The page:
Recently a friend wrote to three Box Number advertisements in Motor Sport for interesting cars and complained that none of them had replied, suggesting there might be something wrong with our system. On checking through the system I found that the first one had received 12 replies, the second received 25 and the third, which was of particular interest, had received no less than 44 replies. All three cars were sold long before my friend’s letters were received, and there had been no stamped envelope enclosed anyway. Within a week of publication many of the Box Number entries receive ‘phone calls saying “Car sold, send no more letters”.
While motoring about, and I always seem to be doing that, I often make unannounced calls on some of our regular advertisers, especially the ones who take panel adverts with a photograph. My reception varies from a friendly welcome from the owners of small firms who are keen readers as well as advertisers, through cautious suspicion that they know who I am, to complete indifference and a very bare knowledge that Motor Sport exists, let alone that they advertise in it. With one glaring exception, who were obviously too anxious to buy Rolls-Royce cars, most of those firms I have called on have come up to a reasonable standard, and many of them I would not hesitate to recommend to my friends, while some of those in specialist trades connected with the rebuilding and restoring of cars, old or new, have been very praiseworthy. Naturally I have not been to all the advertisers, so perhaps I have been lucky with those I picked, but I know where I would not go to buy a sports car or to take their offer to try it. When prowling round some of the Mews garages in London I was continually amazed how a dowdy-looking pair of lock-up garages could comprise the premises of firms who spend so much on advertising. In one Mews, that always seems to lack the space to photograph a whole car, if the advertisements are anything to go by, I found a hive of coach trimming activity and an efficiency that the outside view gave nothing to suggest, and in another a specialist two-man firm really did have a large collection of the particular one-make car they had been advertising. Out in the country I found a firm selling vintage cars, with funny ideas of what constitutes a desirable vintage car, and even funnier ideas on prices, all hidden behind a very dull bread-and-butter exterior. A telephone enquiry to the chap in London who is said to be “back in 10 minutes” according to the advertisement, produced a very prompt reply and a helpful directive towards where I might find the sort of car I was asking about, for they did not deal in such exotic things; a similar telephone call to a firm whose address suggested “Fruit and Veg.” rather than cars, produced an interesting and friendly chat about funny motor cars, though no helpful advice.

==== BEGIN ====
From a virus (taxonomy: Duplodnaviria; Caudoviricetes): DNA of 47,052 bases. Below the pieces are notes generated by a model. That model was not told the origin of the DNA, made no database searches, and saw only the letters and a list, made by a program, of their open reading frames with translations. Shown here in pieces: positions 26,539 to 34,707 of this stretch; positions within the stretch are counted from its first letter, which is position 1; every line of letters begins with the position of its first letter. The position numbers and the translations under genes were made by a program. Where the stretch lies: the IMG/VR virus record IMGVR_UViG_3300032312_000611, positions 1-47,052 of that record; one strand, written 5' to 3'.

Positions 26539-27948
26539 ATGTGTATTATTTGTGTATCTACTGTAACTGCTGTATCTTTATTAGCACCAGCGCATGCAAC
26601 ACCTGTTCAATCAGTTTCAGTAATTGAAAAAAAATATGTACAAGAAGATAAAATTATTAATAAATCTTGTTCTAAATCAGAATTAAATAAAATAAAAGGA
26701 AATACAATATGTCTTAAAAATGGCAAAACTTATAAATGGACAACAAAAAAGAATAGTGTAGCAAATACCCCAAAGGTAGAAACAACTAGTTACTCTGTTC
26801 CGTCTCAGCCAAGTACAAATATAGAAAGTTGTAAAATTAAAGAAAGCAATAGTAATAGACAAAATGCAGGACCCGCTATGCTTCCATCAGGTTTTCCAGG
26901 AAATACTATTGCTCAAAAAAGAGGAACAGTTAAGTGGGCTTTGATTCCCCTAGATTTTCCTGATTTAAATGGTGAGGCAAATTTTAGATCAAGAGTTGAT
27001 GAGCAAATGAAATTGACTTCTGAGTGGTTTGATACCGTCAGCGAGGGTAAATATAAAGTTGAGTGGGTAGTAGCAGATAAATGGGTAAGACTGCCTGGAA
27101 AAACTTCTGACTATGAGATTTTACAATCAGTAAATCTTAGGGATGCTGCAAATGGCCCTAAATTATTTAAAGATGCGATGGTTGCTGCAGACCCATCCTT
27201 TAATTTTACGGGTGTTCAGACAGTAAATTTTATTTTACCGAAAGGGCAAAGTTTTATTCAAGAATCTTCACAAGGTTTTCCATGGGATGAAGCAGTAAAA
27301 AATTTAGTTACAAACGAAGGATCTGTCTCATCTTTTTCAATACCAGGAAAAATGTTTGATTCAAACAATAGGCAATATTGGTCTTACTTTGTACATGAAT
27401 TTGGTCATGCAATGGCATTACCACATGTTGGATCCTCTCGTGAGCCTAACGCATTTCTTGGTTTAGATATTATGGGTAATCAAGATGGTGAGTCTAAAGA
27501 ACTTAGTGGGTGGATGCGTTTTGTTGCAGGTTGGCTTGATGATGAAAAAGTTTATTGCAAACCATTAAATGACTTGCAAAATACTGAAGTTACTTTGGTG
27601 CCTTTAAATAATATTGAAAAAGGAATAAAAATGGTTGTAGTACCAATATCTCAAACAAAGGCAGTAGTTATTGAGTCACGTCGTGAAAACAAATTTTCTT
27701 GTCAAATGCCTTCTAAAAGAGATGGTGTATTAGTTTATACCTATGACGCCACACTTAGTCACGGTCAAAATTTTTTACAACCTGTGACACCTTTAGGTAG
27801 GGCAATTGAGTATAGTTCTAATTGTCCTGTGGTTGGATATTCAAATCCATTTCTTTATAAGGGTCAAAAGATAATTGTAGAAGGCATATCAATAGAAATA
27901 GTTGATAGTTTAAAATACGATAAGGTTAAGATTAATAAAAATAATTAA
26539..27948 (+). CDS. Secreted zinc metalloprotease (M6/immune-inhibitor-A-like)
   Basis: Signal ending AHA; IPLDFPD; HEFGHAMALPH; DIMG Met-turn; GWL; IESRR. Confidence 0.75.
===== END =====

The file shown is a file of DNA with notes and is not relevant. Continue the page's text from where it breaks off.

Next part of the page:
Taking an average cross-section of those I visited or telephoned it would seem that our endeavours to keep our advertisers within reasonable limits of integrity is working satisfactorily, this feeling being supported by letters from readers.—D. S. J.